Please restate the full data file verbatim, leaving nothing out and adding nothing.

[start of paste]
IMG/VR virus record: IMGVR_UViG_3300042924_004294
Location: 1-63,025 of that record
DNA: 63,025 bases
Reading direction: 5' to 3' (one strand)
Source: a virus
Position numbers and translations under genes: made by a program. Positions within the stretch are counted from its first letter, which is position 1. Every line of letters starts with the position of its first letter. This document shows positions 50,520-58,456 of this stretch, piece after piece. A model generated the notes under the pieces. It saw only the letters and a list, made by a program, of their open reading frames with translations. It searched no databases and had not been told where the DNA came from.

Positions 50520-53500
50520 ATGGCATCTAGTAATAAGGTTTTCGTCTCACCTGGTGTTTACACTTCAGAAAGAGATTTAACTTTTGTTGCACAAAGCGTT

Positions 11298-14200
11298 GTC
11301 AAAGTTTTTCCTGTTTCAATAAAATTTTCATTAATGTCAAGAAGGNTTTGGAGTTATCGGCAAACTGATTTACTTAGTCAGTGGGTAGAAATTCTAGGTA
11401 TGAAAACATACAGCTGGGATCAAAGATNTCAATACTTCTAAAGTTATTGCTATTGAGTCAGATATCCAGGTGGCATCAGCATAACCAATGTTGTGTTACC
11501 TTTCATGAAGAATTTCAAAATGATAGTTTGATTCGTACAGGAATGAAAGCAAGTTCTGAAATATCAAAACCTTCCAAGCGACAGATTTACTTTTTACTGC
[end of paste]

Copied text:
IMG/VR virus record: IMGVR_UViG_3300042924_004294
Location: 1-63,025 of that record
DNA: 63,025 bases
Reading direction: 5' to 3' (one strand)
Source: a virus
Position numbers and translations under genes: made by a program. Positions within the stretch are counted from its first letter, which is position 1. Every line of letters starts with the position of its first letter. This document shows positions 50,520-58,456 of this stretch, piece after piece. A model generated the notes under the pieces. It saw only the letters and a list, made by a program, of their open reading frames with translations. It searched no databases and had not been told where the DNA came from.

Positions 50520-53500
50520 ATGGCATCTAGTAATAAGGTTTTCGTCTCACCTGGTGTTTACACTTCAGAAAGAGATTTAACTTTTGTTGCACAAAGCGTT

Positions 11298-14200
11298 GTC
11301 AAAGTTTTTCCTGTTTCAATAAAATTTTCATTAATGTCAAGAAGGNTTTGGAGTTATCGGCAAACTGATTTACTTAGTCAGTGGGTAGAAATTCTAGGTA
11401 TGAAAACATACAGCTGGGATCAAAGATNTCAATACTTCTAAAGTTATTGCTATTGAGTCAGATATCCAGGTGGCATCAGCATAACCAATGTTGTGTTACC
11501 TTTCATGAAGAATTTCAAAATGATAGTTTGATTCGTACAGGAATGAAAGCAAGTTCTGAAATATCAAAACCTTCCAAGCGACAGATTTACTTTTTACTGC